ORI: List of removal

This is a list of all the removal in Magic Origins, divided into permanent creature removal, temporary creature removal (such as bounce, tap, and falter effects), non-creature removal, and off-battlefield removal (hand, stack, and graveyard). The column labeled T (to the right of the permanent creature removal column) indicates how tough a creature the removal can handle; if there is no number in that column, the removal is independent of the creature’s toughness (it is a destroy effect unless specified otherwise). Conditional removal is indicated after the card name.

Italics indicates that one or more permanents have to remain in play for the effect to continue. Bold indicates a reusable or ongoing effect. Yellow highlight indicates that multiple targets are affected. Red highlight indicates mass removal that you may be able to avoid overextending into. Within each color/rarity, cards are ordered by how tough a creature they can kill, then by converted mana cost.

Unlike the list of tricks, this list does not try to provide an abbreviated description of the effect, but just references how it affect creatures. Here’s how to interpret those effects:

  • Abbreviations used: A (artifact), attkr (attacker), blkr (blocker), borrow (untap & gain control until end of turn; the permanent gains haste), bounce (return to owner’s hand), bury (destroy & it cannot be regenerated), C (creature), CMC (converted mana cost), counter when used as a verb (counter a spell), dmg (damage), draw X (draw X cards), E (enchantment), ETB (enters the battlefield), flicker (exile, then return to the battlefield), flyer (creature with flying), freeze X (tap X and it doesn’t untap next turn), gain X (gain X life), GY (graveyard), I (instant), L (land), loot X (draw X cards, then discard X cards), lose X (lose X life), mill N (put N cards from a library into a graveyard), opp (opponent), opp’s X (X controlled by opponent), P (player or power, depending on context), prot (protection), PW (planeswalker), raise (return card from your graveyard to your hand), reanimate (return card from the graveyard to the battlefield), redirect X dmg from A to B (next X dmg that would be dealt to A is dealt to B instead), regen (regenerate), S (sorcery), sac (sacrifice), T (toughness), your X (X you control).
  • Effects (+X/+Y, -X/-Y, hexproof, first strike, prot from a color, etc.) last until end of turn unless specified otherwise.
  • Effects only target creatures unless otherwise specified, e.g., X dmg without any qualifiers means that the effect does X damage to any creature. If the effect also targets players, that won’t be mentioned here.
  • Descriptions sometimes mention other spells to avoid lengthy descriptions.

ORI: Memorizing the instant-speed tricks

I usually memorize the tricks in draft formats I play, so I can quickly determine what plays are available to my opponent given the mana they have open. I typically break tricks down into 5 categories:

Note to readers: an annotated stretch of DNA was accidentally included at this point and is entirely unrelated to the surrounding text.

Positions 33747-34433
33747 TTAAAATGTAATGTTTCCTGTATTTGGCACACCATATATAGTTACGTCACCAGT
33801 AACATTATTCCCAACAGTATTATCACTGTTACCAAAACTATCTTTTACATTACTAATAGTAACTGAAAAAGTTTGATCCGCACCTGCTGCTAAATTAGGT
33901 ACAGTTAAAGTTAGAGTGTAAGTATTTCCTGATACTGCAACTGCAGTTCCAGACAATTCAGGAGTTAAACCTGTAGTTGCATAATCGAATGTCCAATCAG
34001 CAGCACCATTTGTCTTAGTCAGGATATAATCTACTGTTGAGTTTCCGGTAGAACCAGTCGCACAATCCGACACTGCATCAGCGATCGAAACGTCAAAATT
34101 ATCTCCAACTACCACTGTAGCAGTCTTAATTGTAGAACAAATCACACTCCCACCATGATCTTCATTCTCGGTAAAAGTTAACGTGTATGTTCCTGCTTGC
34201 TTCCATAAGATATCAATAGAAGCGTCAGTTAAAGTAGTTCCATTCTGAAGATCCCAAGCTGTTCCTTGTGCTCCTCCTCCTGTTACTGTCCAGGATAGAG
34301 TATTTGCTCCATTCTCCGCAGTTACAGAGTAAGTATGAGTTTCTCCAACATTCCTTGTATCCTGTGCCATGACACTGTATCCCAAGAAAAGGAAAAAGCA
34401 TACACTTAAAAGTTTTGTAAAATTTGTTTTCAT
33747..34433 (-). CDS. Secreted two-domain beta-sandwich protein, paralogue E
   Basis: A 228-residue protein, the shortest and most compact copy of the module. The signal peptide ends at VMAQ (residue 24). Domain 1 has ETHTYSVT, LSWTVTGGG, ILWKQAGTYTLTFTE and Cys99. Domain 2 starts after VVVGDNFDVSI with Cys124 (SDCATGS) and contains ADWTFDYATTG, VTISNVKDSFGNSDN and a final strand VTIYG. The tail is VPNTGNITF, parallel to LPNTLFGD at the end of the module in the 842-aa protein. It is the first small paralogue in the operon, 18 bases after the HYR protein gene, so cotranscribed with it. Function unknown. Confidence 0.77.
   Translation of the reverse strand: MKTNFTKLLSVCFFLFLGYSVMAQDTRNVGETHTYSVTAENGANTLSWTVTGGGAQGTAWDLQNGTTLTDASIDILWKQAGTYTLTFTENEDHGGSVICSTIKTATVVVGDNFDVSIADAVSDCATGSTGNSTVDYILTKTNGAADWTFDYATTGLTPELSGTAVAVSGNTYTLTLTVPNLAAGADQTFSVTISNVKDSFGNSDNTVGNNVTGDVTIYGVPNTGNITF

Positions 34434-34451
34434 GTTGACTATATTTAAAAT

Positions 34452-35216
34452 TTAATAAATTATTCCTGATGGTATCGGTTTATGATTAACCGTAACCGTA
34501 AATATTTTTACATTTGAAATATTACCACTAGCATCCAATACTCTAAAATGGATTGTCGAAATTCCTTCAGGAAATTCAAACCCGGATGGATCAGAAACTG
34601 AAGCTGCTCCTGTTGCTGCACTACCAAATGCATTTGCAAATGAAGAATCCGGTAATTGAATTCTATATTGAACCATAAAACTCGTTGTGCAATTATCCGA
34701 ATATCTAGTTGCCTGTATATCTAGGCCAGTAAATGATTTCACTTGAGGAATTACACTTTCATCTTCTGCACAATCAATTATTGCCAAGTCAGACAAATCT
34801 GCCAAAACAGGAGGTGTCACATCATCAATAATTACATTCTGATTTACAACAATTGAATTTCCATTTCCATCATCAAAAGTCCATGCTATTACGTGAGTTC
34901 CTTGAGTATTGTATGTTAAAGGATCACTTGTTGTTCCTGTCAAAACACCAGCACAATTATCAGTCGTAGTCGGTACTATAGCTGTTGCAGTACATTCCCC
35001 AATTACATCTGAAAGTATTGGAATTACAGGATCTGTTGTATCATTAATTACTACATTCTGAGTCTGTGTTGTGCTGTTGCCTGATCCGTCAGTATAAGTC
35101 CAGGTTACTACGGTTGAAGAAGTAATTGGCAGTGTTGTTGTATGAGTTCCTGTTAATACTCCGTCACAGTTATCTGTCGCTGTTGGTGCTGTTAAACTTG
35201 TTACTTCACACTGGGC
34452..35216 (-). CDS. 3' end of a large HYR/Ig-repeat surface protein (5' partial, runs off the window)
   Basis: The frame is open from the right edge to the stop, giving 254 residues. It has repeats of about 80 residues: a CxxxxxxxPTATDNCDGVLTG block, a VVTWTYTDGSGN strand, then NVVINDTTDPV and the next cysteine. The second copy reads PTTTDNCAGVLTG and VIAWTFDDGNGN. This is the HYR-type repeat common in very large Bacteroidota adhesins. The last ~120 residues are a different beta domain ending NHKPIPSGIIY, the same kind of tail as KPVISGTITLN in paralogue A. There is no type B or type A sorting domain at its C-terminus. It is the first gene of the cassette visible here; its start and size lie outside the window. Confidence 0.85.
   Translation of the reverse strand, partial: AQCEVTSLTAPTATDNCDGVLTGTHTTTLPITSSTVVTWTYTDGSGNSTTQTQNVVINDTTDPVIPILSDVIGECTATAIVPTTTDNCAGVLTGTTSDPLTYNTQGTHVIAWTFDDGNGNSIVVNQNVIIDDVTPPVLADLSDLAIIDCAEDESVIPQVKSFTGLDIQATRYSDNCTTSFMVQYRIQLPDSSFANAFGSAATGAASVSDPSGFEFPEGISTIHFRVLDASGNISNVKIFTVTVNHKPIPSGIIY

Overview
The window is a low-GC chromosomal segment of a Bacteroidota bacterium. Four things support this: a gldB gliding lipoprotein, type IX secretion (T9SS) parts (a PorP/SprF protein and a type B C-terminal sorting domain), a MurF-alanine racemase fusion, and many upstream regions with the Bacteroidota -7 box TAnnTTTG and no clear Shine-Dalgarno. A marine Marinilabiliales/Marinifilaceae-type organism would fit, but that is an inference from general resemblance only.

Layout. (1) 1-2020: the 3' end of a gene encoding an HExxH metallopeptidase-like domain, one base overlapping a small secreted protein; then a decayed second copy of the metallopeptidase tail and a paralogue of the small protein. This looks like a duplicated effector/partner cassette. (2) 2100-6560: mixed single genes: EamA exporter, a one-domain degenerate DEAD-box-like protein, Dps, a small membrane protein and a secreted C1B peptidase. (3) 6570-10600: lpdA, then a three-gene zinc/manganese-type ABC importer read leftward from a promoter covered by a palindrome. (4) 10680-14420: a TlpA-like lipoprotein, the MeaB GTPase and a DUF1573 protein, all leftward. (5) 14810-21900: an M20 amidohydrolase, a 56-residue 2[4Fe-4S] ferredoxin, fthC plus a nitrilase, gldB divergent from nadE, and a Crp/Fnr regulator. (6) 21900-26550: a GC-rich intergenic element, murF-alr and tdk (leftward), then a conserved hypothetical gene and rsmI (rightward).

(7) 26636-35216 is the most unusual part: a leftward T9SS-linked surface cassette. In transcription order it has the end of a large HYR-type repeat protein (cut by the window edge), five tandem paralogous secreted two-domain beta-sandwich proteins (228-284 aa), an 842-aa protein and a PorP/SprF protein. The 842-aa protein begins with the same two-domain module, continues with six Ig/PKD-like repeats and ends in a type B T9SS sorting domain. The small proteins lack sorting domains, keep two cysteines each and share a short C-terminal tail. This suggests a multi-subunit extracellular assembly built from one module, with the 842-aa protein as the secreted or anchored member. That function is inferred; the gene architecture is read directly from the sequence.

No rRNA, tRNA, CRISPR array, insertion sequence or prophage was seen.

• Instant-speed creatures: Flash creatures, token generators, and spells that let you play reatures at instant speed.
  • Creature removal: This includes bounce, tapping, and other temporary removal.
  • Pump/protection: Pump spells primarily affect combat by giving a creature +M/+N, while protection spells are primarily used to save a creature from removal by giving it hexproof or protection from a color. However, +M/+N can save creatures from removal, and protection from a color can help creatures survive combat, so I’ve combined them.
  • Sideboard cards: This includes color hosers, artifact and enchantment removal, and conditional removal (e.g., Plummet, which only kills flyers). You don’t usually need to play around them in game 1.
  • Other: Everything else, including counterspells, card draw, and life gain. You may want to play around counterspells on occasion, and you may sometimes want to play around lifegain if you’re planning an alpha strike, but you don’t usually need to play around the rest.

This table shows the count of tricks in each category by color. Note that this count combines all rarities, since the primary purpose of this table is to help you remember the tricks in the set so you can quickly enumerate the relevant ones. If a card belongs to multiple categories, it will be counted in the leftmost column, e.g., Aerial Volley is listed under Sideboard Cards, even though it is also a removal spell.

TOTAL Sideboard Cards Instant-Speed Creatures Creature Removal/ Bounce Pump/ Protection Other Spells in “Other” Category
White 7 1 2 2 2
Blue 13 3 3 1 6 = 5 counterspells (Negate, Clash of Wills, Psychic Rebuttal, Calculated Dismissal, Bone to Ash) + 1 card draw (Artificer’s Epiphany)
Black 4 2 2
Red 6 1 4 1
Green 5 1 3 1 = Reclaim
Multicolor 2 2
TOTAL 37 3 7 11 9 7

Let’s examine this table and see what we can learn. We’ll ignore the Sideboard and Other categories for most purposes, since they are encountered less frequently.

  • There are 27 relevant tricks in the set: 40% are removal, 33% are pump/protection spells, and 17% are instant-speed creatures.
  • Of these, blue has no tricks that cost 1 mana. White, black, and green have 1 each, while red has 2. White’s tricks all cost 2 or less, except for its instant-speed creatures. All the black instant-speed removal spells cost 5 mana.
  • All the instant-speed creatures in the set require white and/or blue mana.
    • White has 2 instant-speed creatures, blue has 3, and W/U and U/G have 1 each.
    • The monocolored creatures are all rares other than Nivix Barrier, and are either 2/2’s or X/4’s.
    • The multicolored creatures are both uncommons and are X/3’s.
    • Excluding the largely unplayable Nivix Barrier, an 8-person draft will have an average of only 3.4 instant-speed creatures, so we don’t need to worry about them too much. There are also 2 instant-speed spells that can untap creatures in this format, but Enshrouding Mist only untaps a renowned creature and Bounding Krasis is a multicolor uncommon.
    • All 7 of these creatures also have additional effects when they enter the battlefield; Hixus Prison Warden and Harbinger of the Tides double as creature removal, Gideon’s Phalanx, Mizzium Meddler, Nivix Barrier, and Thunderclap Wyvern double as pump/protection, and Bounding Krasis taps/untaps a creature.